One of the perks of working at a very large university is the extensiveness of the faculty development network: my current institution, UCF, hosts more events and workshops than anyone could possibly attend. I admit that during the school year as my workload has crept up, quicksand style, to envelop my weeks I rarely take advantage of these sorts of discussions. However, last week the university held its largest faculty development event, our summer conference, timed to fall just after the end of grading but before everyone scatters for the summer. I’ve found it a useful way to transition from the pace of the semester into the mindset of writing, course revision, and (somewhat) less scheduled time of summer.
A workshop this year that struck me as the perfect way to start my summer was a discussion lead by Julia Metzker on “designing with the end in mind.” It’s a process of working backwards that is of course very familiar from a design perspective: building an interface without knowing what the user is trying to accomplish is disastrous, and similarly building a course without an idea of what students should master as they leave is unlikely to meet those goals. Wendy Laurel Belcher’s How to Write a Journal Article in Twelve Weeks came up repeatedly in conversations throughout the conference and is similarly goal-oriented.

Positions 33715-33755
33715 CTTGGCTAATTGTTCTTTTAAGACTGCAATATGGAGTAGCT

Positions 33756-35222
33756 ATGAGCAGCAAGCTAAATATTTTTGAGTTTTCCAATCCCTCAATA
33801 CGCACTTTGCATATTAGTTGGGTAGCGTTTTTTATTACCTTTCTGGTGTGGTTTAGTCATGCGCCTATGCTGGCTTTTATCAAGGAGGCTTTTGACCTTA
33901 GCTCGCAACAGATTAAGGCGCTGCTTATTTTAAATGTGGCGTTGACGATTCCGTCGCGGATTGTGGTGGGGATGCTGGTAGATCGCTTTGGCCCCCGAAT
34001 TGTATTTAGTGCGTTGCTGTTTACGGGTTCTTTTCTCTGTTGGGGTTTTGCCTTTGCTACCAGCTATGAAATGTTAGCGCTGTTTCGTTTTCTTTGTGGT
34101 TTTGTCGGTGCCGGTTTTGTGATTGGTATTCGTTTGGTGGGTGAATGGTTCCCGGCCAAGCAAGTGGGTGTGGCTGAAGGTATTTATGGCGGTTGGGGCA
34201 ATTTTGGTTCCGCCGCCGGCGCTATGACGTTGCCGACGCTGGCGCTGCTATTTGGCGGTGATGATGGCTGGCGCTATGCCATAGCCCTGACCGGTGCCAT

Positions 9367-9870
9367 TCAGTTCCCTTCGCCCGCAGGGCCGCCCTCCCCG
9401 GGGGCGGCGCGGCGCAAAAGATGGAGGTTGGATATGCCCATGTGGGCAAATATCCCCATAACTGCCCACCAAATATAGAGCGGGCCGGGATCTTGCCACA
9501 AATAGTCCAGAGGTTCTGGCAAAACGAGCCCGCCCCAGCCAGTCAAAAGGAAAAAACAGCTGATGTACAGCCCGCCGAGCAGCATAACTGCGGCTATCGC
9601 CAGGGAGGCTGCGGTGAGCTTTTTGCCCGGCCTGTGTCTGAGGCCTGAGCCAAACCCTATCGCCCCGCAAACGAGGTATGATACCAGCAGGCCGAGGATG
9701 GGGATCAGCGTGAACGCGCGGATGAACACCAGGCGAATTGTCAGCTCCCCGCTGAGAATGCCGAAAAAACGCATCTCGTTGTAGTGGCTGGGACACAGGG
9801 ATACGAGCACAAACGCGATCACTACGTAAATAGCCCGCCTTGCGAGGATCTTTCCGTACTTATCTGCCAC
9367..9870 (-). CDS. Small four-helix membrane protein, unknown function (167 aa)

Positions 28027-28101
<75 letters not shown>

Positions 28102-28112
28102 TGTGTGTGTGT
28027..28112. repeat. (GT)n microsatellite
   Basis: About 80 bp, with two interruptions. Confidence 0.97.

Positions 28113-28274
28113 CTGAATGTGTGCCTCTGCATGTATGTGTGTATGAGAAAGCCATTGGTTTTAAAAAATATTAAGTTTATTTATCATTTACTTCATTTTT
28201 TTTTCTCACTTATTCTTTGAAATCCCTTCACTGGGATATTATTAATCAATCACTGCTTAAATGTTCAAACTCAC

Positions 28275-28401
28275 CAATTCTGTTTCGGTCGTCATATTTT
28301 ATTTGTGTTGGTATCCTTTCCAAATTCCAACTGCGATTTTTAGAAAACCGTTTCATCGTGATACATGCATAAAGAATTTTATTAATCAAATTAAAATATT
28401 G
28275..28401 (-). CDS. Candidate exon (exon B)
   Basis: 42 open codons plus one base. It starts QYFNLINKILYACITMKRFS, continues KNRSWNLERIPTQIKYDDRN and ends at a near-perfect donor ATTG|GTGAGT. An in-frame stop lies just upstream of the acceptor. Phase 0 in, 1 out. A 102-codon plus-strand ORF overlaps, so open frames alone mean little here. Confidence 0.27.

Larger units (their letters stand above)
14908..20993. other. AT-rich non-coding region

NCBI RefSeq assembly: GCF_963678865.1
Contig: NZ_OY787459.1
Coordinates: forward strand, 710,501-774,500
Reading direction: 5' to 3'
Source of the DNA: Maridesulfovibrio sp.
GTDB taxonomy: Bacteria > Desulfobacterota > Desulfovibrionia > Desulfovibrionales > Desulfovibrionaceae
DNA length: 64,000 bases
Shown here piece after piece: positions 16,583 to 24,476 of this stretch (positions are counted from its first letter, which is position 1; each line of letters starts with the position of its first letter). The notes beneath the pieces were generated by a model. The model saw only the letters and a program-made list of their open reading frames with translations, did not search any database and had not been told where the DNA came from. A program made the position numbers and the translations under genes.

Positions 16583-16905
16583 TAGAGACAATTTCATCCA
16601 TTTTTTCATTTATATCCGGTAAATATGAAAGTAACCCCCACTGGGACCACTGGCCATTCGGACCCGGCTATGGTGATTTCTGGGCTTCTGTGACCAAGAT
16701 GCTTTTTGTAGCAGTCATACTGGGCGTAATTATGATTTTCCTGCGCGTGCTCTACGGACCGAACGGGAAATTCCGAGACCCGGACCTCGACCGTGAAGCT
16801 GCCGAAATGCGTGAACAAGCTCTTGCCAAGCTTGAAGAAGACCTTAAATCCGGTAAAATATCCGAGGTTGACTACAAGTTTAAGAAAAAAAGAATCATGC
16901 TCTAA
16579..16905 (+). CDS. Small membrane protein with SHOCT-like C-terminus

Every summer I wrestle with the problems of scope: no matter how many posts I write on realistic summer productivity, I’m not always great at taking my own advice. However, I like the idea of planning my summer based on where I want to be when it ends. Think about the words that might come to mind with this mindset: for me, it starts with healthy. Re-energized. Perhaps with a yard that is under control enough for sitting outside and grading, and with that stain on the ceiling dealt with. A bit stronger. Caught up on some of the games I missed this semester so I can chat about them with my students. And yes, with a book manuscript out the door would certainly be ideal.
How am I going to get there? Probably not by jumping on every interesting call for papers that catches my way. Definitely not by spending hours on Twitter. Certainly writing every day will help, but so will exercise, making time to cook, and all the other things that slide out of my habits during the semester’s most packed days. Shifting to think about my summer in terms other than numbers (particularly word and page counts) has helped me escape some of the overwhelming feeling of the to-do list. Ultimately, I’m looking at each day as a set of habits to build towards goals that are broader than my usual checklist.
How are you approaching the summer? Where do you want to be on the first day of fall classes? Share your strategies for planning summer in the comments!